Old Town San Diego State Historic Park Entry Redevelopment Project
David L. Felton
Senior State Archaeologist (Retired)
California State Parks
In March 2000, the California Department of Parks and Recreation (DPR) completed construction of the Old Town San Diego State Historic Park Entry Redevelopment project, which included extensive landscaping and reconstruction of the McCoy House. This project used funding from a variety of sources, including a grant for landscaping work provided under the Federal Transportation Enhancement Activities (TEA) program. A detailed "Archaeological Treatment Plan" was implemented to protect cultural resources present in the project area. The net result was one of the most comprehensive archaeological projects ever conducted in Old Town San Diego. Read a 1997 article discussing earlier archaeology and planning issues related to the Silvas-McCoy Site site.
San Diego’s light rail system was extended to Old Town in the early 1990s, and a transit center constructed adjacent to a relatively undeveloped area of the park. The light rail development transformed this area into a major park entrance, and stimulated efforts to enhance visitors’ services and historic landscape authenticity. Improvements included removal of modern streets, re-creation of historic grades, new fences and other landscape enhancements, as well as reconstruction of the 1869 McCoy House for use as a visitor’s center. These developments required several major archaeological and historical investigations to provide information needed to design landscaping and the McCoy House reconstruction, as well as to recover data likely to be destroyed by construction activities.
Major data recovery excavations were undertaken Fall 1998-Spring 1999 to clear the McCoy building site of deposits likely to be disturbed by construction, which began in March, 1999. Additional data recovery and monitoring continued through the construction phase. Throughout the project, archaeological staff worked closely with planners and contractors to design low impact development alternatives to protect intact archaeological resources where possible. Staff archaeologists were assisted in both 1995 and 1998 by teams of young workers from the National Civilian Community Corps, a Federal community service program administered by AmeriCorps, as well as by local volunteers. Archaeological field and laboratory work continued in Old Town San Diego until November 1999. The entrance redevelopment project was completed spring 2000, at which time the archaeological collections and field records were transported to SACRF in West Sacramento.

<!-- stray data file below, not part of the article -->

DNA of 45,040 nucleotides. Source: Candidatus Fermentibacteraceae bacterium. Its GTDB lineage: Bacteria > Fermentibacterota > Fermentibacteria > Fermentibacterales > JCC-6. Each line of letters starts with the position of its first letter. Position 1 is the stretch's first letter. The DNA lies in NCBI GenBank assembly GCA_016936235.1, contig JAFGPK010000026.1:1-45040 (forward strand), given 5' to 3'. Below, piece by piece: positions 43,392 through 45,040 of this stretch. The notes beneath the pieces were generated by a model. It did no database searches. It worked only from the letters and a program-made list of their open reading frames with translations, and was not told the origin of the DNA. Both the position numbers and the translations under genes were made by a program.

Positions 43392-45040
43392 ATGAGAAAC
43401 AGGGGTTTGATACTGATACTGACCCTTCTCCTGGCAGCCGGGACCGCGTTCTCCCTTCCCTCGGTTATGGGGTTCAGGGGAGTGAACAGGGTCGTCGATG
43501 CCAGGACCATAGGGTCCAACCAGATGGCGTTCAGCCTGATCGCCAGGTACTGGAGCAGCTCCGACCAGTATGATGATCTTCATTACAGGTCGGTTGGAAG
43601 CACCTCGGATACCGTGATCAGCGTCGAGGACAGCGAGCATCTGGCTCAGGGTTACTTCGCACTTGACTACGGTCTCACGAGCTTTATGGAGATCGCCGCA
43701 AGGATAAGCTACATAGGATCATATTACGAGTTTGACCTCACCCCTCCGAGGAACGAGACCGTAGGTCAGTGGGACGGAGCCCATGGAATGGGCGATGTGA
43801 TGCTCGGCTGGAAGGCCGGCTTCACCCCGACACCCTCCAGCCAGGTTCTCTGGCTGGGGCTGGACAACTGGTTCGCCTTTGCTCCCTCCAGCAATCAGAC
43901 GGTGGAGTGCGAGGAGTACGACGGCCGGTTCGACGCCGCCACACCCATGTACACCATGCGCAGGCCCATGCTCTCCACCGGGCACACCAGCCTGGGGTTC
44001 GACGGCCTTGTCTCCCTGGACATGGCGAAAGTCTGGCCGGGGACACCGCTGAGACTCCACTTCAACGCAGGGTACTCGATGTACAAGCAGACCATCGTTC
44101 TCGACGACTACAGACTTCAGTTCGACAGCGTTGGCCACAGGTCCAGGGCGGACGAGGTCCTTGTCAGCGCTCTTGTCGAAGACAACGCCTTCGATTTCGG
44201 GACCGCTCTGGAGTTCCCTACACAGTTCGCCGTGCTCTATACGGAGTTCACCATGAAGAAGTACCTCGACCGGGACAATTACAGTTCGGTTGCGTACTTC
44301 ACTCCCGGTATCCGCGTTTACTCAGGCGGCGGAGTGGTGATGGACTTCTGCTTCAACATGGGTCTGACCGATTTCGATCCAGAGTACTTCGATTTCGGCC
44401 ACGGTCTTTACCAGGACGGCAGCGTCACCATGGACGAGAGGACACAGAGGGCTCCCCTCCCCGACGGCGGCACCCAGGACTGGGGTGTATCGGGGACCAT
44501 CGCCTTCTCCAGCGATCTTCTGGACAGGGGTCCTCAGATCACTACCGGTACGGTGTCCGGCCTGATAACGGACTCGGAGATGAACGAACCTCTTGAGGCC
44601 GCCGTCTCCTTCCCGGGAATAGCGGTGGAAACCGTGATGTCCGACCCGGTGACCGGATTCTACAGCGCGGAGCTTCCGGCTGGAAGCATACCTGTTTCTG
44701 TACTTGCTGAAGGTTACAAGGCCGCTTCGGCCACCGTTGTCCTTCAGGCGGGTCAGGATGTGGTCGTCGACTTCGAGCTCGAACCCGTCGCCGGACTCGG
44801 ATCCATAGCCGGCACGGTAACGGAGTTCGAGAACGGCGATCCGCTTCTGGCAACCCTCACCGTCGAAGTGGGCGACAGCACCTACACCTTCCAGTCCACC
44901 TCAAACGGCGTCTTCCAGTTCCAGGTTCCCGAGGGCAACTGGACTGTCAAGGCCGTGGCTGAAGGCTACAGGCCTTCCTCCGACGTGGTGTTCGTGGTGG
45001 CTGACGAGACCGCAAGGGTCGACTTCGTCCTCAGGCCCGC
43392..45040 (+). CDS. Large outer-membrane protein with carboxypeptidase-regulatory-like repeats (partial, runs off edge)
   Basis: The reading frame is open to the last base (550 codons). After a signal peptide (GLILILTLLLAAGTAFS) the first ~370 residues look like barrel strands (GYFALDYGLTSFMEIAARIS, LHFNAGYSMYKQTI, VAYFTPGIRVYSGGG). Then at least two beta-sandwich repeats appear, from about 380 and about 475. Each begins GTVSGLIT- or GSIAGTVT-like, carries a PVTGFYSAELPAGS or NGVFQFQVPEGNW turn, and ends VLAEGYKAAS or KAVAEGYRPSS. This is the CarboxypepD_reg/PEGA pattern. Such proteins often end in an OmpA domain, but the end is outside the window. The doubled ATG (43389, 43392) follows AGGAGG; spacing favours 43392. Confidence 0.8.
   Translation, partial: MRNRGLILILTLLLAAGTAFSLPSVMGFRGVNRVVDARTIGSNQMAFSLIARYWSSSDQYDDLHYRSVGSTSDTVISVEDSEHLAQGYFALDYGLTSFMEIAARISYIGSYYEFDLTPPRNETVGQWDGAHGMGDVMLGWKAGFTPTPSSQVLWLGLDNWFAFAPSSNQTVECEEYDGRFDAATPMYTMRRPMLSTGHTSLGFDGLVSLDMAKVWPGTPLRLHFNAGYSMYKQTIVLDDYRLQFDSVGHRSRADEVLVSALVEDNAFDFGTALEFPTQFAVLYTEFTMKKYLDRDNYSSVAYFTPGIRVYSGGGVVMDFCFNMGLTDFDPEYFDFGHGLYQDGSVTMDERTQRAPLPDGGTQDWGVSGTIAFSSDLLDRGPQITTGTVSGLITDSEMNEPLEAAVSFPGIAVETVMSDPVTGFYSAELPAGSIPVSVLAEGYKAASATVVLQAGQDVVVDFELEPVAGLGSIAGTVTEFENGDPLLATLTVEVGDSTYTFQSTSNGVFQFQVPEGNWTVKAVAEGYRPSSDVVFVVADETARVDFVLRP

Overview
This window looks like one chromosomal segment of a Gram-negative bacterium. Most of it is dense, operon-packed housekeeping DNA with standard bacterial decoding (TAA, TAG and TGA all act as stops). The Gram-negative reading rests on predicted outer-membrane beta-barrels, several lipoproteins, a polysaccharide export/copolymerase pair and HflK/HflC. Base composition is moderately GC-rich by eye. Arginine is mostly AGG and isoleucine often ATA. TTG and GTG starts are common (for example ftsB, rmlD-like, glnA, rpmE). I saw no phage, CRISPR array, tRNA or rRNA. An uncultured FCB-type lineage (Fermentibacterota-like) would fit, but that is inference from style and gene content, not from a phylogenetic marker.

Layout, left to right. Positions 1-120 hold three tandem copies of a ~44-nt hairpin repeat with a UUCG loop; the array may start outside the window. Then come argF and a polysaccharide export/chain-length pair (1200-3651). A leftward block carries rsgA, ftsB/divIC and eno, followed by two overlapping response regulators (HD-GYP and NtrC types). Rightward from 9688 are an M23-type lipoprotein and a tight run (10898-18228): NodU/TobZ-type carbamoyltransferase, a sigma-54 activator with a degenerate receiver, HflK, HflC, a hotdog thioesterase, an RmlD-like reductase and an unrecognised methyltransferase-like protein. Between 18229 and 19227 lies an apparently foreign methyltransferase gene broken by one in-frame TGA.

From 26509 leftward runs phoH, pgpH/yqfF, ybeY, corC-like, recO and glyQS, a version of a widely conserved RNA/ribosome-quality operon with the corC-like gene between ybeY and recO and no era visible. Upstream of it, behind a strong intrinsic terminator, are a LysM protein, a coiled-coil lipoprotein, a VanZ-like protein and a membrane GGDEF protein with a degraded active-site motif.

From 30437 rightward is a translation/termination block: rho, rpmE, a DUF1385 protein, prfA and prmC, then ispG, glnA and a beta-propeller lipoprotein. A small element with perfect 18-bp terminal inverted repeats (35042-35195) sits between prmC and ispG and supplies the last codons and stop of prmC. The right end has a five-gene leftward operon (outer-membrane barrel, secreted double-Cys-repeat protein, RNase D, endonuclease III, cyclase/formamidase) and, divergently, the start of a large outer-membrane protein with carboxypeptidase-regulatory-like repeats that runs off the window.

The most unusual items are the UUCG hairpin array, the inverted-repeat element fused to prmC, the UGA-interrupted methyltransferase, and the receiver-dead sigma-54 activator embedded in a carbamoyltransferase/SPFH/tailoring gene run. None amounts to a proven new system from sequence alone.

Vessel: Small transfer printed earthenware plate with maker's mark
Maker: Adams, William & Sons, England
The archaeological work conducted as part of the Old Town San Diego State Historic Park Entrance Redevelopment Project included extensive excavations, and produced large and significant bodies of data and artifacts. The magnitude of the project and of the remaining analysis and reporting tasks is reflected in the following statistics:
1,301 archaeological contexts (unit/deposit/feature locations)
225 archaeological features
3,000+ pages of field notes and drawings
122+ boxes of artifacts, stored in West Sacramento
12,524 computer artifact records (TMS)
62,000+ individual artifacts
Vessel: Transfer printed earthenware plate
Maker: Morley, Francis (& Co.), England
Date Range: 1844-1858
The Old Town San Diego State Historic Park Entry Redevelopment "Archaeological Treatment Plan" includes a research design that identifies a series of specific research questions to be addressed using the archaeological data and collections recovered during the project.
DPR staff and management have made a commitment to complete the analysis and reporting required by the Archaeological Treatment Plan in 2005. The purpose of this effort is to meet our obligations under NEPA and CEQA, to help further our mission to preserve and protect cultural resources, and to make the important information inherent in the raw data available for future interpretation and resource protection efforts.